Crop insurance policies on Great Plains farms still show some imperfections in Climate Corporation's models.

McCook, Neb., dryland farmer Jason Boner had plenty of dead corn in his fields this season, but little to show for his Climate Corporation TWI policies in 2013. His part of the state remains in extreme drought, as it has been since 2012.

"We had not received any moisture through last winter and we were coming off the historic drought of 2012, so my thinking last spring was any insurance was good insurance," Boner says. "Crops are a gamble out here and with a soil moisture profile of hardly anything, I raised my federal crop insurance to 80% coverage and took out the Climate Corporation policy."

TWI insurance covers specific perils like night-time heat stress or drought, but at the time Boner bought policies for 320 dry land acres, TWI sales literature estimated that his insurance would start to pay on 84 bpa yields and max out at 20 bpa, paying indemnities up to $51,000. Instead, yields on his fields averaged 18 bpa and 20 bpa, but he'll end up owing the company $6,000 in premiums.

"If 18 bpa isn't enough to maximize a claim, what are they insuring against?" he says.

Gerard Pochop, a farmer from Atwood, Kan., also farms in the northwest part of the state listed as in an extreme two-year drought, but he has had a similar experience. An insurance adjuster appraised his spring wheat crop in one field at a half bu. to 1- 1/2 bu. per acre due to freeze and drought before he abandoned it earlier this year, but he just received a bill from Climate Corporation saying he owes the balance of his premium. "This insurance is a lot more expensive than federal crop because it's supposed to fill the deductible on multiperil insurance," he says. "If you have a total disaster, you ought to collect something."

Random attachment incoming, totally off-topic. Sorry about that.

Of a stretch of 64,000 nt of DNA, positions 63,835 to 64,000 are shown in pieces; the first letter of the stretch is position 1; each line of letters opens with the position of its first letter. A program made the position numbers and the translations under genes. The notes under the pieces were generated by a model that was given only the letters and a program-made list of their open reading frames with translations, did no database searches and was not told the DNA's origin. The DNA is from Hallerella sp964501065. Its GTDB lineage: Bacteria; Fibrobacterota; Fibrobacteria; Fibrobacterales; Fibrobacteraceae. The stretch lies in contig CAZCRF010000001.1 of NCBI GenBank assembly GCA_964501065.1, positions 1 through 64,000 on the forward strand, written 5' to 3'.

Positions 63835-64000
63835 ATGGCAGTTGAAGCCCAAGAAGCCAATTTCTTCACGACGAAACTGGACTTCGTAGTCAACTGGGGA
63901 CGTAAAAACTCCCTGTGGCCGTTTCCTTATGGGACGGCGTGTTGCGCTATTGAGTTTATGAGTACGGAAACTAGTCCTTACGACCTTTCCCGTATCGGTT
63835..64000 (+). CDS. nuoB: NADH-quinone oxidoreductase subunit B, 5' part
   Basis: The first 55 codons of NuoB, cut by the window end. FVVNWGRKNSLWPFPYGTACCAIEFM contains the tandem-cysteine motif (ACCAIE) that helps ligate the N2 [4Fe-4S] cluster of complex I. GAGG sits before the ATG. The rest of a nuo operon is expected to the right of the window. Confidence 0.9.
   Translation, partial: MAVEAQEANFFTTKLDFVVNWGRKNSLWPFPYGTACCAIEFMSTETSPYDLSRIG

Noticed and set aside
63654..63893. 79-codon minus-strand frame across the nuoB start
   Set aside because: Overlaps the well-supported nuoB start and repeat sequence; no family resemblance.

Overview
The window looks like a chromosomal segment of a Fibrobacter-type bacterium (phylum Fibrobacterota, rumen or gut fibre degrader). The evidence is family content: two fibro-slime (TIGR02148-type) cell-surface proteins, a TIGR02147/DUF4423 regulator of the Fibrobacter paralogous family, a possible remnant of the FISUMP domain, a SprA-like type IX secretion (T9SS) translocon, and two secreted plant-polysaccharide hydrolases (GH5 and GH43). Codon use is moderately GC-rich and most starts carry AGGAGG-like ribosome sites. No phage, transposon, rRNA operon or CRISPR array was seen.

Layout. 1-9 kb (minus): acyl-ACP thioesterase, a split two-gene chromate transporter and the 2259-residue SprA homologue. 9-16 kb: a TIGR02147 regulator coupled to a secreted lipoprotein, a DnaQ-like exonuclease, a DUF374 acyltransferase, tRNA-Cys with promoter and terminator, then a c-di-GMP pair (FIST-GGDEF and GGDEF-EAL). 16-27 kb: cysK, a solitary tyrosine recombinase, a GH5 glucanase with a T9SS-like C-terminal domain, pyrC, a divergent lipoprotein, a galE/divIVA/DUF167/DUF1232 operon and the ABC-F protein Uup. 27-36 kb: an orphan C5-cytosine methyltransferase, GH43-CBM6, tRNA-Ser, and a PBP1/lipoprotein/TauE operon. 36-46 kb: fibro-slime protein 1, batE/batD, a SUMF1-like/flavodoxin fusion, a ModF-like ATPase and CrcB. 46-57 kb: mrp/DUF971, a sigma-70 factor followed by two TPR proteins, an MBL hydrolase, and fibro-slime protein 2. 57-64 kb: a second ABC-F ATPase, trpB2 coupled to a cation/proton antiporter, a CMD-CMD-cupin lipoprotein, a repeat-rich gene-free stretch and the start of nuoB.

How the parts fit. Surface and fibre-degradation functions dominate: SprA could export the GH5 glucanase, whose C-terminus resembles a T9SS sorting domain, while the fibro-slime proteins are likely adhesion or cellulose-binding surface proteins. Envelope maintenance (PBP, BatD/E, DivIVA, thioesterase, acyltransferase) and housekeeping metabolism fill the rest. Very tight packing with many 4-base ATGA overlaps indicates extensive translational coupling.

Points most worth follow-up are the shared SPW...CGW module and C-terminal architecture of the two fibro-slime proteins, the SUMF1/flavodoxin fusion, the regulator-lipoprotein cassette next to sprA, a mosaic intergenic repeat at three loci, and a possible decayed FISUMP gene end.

Boner doesn't blame weather "basis" risk for his problems--the mismatch between local weather and what a weather station miles away might record or what Climate Corporation models estimated. "We had a few minor disputes over temperature and rainfall, but nothing that should cause things to be this far off," he says. He just doesn't see the correlation between weather and yield used in their sales literature.